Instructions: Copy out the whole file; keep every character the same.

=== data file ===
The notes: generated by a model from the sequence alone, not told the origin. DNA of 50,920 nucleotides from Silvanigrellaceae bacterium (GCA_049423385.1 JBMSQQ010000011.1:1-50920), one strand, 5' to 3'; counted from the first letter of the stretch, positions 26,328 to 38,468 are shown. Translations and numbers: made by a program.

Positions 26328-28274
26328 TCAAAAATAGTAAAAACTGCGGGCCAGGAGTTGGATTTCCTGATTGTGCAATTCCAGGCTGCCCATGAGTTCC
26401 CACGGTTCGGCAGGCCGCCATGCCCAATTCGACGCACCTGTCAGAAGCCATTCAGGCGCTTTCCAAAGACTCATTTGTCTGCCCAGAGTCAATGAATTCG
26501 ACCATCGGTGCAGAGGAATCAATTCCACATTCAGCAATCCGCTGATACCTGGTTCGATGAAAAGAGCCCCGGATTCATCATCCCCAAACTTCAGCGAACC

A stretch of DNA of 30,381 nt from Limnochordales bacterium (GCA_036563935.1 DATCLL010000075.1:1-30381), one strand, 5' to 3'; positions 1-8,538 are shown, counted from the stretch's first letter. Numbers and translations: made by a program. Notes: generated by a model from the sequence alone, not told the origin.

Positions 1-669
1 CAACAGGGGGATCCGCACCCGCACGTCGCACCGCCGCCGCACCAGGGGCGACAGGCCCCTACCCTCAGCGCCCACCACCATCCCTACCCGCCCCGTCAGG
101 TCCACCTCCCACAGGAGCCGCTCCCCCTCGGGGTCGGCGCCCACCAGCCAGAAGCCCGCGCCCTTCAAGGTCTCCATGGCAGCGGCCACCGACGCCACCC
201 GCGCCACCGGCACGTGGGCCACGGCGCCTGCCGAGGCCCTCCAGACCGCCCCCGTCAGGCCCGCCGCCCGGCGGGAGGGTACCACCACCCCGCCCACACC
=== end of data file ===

The notes: generated by a model from the sequence alone, not told the origin. DNA of 50,920 nucleotides from Silvanigrellaceae bacterium (GCA_049423385.1 JBMSQQ010000011.1:1-50920), one strand, 5' to 3'; counted from the first letter of the stretch, positions 26,328 to 38,468 are shown. Translations and numbers: made by a program.

Positions 26328-28274
26328 TCAAAAATAGTAAAAACTGCGGGCCAGGAGTTGGATTTCCTGATTGTGCAATTCCAGGCTGCCCATGAGTTCC
26401 CACGGTTCGGCAGGCCGCCATGCCCAATTCGACGCACCTGTCAGAAGCCATTCAGGCGCTTTCCAAAGACTCATTTGTCTGCCCAGAGTCAATGAATTCG
26501 ACCATCGGTGCAGAGGAATCAATTCCACATTCAGCAATCCGCTGATACCTGGTTCGATGAAAAGAGCCCCGGATTCATCATCCCCAAACTTCAGCGAACC

A stretch of DNA of 30,381 nt from Limnochordales bacterium (GCA_036563935.1 DATCLL010000075.1:1-30381), one strand, 5' to 3'; positions 1-8,538 are shown, counted from the stretch's first letter. Numbers and translations: made by a program. Notes: generated by a model from the sequence alone, not told the origin.

Positions 1-669
1 CAACAGGGGGATCCGCACCCGCACGTCGCACCGCCGCCGCACCAGGGGCGACAGGCCCCTACCCTCAGCGCCCACCACCATCCCTACCCGCCCCGTCAGG
101 TCCACCTCCCACAGGAGCCGCTCCCCCTCGGGGTCGGCGCCCACCAGCCAGAAGCCCGCGCCCTTCAAGGTCTCCATGGCAGCGGCCACCGACGCCACCC
201 GCGCCACCGGCACGTGGGCCACGGCGCCTGCCGAGGCCCTCCAGACCGCCCCCGTCAGGCCCGCCGCCCGGCGGGAGGGTACCACCACCCCGCCCACACC